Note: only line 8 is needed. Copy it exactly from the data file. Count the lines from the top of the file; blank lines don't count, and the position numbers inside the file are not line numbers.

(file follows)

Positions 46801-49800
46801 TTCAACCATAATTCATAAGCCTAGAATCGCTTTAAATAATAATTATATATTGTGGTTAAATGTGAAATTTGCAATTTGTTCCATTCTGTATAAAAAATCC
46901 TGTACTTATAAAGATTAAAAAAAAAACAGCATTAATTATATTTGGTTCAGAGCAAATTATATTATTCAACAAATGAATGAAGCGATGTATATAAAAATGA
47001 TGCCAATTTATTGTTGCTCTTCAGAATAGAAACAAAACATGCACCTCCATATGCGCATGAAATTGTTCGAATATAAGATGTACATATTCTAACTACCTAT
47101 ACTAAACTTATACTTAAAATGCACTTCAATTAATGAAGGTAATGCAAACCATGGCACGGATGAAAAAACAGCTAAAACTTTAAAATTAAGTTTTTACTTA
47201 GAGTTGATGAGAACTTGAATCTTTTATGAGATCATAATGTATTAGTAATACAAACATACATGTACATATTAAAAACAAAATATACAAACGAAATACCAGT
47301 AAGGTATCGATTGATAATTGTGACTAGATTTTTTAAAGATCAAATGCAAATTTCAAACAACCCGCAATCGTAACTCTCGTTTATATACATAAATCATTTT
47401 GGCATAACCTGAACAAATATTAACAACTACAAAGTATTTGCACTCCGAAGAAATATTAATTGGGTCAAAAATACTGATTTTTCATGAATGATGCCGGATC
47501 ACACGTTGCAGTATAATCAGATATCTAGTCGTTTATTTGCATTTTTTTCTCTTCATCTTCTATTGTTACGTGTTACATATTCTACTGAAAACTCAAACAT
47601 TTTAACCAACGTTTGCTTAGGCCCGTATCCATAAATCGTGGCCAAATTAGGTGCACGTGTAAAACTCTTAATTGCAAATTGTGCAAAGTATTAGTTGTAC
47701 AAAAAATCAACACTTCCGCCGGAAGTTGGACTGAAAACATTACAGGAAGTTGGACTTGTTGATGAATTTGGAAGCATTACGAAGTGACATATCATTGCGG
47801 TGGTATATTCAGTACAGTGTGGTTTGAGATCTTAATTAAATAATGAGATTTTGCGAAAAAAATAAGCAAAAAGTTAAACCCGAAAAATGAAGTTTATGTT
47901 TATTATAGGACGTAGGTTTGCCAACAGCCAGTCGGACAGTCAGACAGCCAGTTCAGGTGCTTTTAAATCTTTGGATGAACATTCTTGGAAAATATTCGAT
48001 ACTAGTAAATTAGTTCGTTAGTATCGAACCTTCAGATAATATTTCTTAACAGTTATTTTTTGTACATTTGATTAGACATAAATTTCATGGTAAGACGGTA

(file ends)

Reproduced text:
47401 GGCATAACCTGAACAAATATTAACAACTACAAAGTATTTGCACTCCGAAGAAATATTAATTGGGTCAAAAATACTGATTTTTCATGAATGATGCCGGATC